Media mogul Rupert Murdoch is engaged in a multi-million dollar legal battle with God over the rights to use the term ‘sky’, claiming that the Almighty’s creation of the same name represents a clear trademark infringement.
‘This second rate deity has obviously stolen the whole idea from BSkyB,’ claimed Mr Murdoch. ‘He’s even taken our distinctive blue logo and is passing it off as His own. It’s a bloody disgrace.’
Lawyers for God claim that He got there first, pointing to documents in the Book of Genesis that establish that their client created the sky on the second day. However, Mr Murdoch contends that, while this may be true, God failed to secure a worldwide patent on the design or bothered to trademark the name.
‘I don’t know who was advising God at the time,’ said legal expert Joshua Rosenberg, ‘but before embarking on such an elaborate scheme He should have sought some legal advice. On the first day God really should have created a copyright lawyer.’
Lawyers for Mr Murdoch argue that customers could easily confuse his and God’s products – both are vast in scope, essentially blue and run by an omnipotent being with a reputation for wrath and vengeance.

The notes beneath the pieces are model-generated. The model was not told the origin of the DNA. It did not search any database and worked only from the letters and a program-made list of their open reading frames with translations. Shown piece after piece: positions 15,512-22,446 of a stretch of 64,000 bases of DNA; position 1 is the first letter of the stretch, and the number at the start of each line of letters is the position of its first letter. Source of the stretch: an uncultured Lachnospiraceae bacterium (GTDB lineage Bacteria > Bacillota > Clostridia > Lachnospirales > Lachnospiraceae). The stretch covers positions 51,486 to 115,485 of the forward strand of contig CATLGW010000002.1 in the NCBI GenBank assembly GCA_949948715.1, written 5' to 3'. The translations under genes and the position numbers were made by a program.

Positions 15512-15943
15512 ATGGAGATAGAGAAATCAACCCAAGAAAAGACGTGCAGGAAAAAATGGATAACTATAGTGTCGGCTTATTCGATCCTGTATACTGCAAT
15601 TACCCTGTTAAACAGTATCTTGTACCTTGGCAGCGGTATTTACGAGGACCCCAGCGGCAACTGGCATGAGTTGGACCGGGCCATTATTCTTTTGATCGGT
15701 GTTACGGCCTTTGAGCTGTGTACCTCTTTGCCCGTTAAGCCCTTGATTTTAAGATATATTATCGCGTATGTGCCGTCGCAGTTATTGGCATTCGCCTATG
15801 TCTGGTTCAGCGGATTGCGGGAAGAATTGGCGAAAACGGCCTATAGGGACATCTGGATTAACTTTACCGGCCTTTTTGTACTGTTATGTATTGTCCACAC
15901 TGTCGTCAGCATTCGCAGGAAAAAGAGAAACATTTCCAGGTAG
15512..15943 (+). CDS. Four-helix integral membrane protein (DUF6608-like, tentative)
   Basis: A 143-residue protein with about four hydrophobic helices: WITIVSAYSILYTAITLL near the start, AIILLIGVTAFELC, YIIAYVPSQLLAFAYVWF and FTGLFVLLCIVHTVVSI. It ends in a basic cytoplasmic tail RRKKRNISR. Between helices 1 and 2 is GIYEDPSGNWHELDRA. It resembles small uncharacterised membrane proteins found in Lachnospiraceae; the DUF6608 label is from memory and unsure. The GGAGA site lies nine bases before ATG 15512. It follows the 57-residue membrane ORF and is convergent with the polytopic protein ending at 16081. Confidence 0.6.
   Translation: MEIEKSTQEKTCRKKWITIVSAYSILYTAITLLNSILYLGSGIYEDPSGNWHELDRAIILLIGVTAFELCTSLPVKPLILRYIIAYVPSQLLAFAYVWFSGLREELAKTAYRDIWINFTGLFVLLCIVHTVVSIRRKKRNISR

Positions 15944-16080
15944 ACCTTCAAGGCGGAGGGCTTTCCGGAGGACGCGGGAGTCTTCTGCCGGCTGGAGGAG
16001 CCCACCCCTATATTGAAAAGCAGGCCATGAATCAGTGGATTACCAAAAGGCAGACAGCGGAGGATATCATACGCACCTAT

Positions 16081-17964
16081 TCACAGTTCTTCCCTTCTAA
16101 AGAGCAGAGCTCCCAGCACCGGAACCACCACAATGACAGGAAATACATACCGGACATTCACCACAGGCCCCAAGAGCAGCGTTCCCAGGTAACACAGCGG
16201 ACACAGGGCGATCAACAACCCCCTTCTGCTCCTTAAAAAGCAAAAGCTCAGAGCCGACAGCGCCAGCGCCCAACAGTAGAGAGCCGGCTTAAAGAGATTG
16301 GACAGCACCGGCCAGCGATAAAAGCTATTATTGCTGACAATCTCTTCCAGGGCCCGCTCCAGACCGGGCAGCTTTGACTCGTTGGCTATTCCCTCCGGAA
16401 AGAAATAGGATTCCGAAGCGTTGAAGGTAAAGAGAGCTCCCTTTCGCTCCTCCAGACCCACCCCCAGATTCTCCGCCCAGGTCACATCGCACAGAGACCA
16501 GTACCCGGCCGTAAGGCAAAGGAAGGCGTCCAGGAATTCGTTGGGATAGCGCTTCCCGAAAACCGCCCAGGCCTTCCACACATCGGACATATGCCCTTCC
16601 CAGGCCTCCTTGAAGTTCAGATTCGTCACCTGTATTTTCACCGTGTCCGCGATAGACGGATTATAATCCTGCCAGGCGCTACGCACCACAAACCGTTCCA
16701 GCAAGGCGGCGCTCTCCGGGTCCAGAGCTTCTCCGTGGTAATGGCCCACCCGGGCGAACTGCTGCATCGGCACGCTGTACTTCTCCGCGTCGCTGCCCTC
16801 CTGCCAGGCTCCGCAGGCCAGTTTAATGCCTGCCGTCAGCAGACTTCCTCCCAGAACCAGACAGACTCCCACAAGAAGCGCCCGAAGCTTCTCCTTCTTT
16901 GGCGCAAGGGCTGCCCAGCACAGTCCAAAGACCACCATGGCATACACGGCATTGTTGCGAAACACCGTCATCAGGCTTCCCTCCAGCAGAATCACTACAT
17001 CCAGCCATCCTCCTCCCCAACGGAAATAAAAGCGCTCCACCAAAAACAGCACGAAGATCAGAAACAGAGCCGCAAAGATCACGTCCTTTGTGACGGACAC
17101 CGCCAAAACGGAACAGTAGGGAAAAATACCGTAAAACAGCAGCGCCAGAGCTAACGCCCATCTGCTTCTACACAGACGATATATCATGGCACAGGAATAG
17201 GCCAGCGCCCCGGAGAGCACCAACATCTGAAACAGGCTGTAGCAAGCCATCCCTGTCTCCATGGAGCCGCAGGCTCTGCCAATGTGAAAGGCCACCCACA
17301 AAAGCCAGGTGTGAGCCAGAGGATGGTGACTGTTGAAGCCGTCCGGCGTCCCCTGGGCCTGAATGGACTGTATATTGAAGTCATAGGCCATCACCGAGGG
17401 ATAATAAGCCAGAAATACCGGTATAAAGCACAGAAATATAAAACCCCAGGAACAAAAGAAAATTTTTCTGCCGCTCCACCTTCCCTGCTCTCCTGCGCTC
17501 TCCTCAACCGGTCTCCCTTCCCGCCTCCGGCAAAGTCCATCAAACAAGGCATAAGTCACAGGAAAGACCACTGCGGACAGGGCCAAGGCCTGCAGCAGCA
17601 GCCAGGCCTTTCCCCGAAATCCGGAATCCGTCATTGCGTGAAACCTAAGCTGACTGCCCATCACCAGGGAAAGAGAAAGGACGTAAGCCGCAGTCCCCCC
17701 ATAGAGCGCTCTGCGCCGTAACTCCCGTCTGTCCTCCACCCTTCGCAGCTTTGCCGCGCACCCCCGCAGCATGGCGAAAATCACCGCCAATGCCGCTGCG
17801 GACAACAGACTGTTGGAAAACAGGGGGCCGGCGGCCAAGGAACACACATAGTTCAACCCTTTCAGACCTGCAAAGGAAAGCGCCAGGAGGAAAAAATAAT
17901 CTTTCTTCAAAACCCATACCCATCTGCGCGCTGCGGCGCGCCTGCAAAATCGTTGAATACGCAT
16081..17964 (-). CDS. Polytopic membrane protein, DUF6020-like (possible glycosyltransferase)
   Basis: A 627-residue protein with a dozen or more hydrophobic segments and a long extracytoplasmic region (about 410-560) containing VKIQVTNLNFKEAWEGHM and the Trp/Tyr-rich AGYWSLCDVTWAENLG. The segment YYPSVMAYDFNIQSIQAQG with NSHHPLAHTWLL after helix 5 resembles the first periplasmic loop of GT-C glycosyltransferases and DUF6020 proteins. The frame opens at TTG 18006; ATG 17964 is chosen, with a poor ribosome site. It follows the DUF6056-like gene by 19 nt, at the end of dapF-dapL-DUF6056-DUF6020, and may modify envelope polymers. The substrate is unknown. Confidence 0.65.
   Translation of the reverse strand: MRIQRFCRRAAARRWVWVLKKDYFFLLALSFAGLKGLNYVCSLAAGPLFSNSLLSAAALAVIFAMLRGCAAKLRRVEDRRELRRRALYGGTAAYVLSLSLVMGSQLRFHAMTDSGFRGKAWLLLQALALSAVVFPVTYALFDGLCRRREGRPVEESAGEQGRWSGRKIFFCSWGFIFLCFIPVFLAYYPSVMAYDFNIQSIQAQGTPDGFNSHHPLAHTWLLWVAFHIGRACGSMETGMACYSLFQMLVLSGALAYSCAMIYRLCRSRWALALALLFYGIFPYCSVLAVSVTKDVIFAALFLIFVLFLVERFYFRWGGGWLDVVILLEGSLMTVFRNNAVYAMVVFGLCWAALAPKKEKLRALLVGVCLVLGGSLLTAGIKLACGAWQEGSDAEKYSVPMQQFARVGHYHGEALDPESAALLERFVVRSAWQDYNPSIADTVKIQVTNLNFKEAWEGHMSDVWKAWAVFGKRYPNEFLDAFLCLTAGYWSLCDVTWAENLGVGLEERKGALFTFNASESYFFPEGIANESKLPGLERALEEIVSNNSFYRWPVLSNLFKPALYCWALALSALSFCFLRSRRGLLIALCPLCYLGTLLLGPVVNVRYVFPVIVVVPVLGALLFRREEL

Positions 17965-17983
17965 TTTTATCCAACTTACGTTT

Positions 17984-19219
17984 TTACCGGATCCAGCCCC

Sky say that their case is also supported by consumer research which shows that a majority of the public believes that the heavens and the Earth are controlled by Rupert Murdoch, while God is a power-mad egomaniac responsible for an endless stream of sensational stories about sex and death.
‘The products are very similar,’ said lawyers for Mr Murdoch, ‘and the last thing we want is for people to start looking up at the sky and wonder in awe at God’s creation when they could be indoors watching Pineapple Dance Studios or Blackpool against Bolton on pay per view.’
Speaking at a press conference Mr Murdoch said: ‘This God bloke should give up now before I take Him for everything that He’s got. He might be merciful but I’m bloody well not.’
This is not the first time either Mr Murdoch or God has been accused of improper practice. Both have previously faced charges of nepotism after giving their sons top jobs in the family business, though each later admitted that the move didn’t turn out quite as well as they had hoped.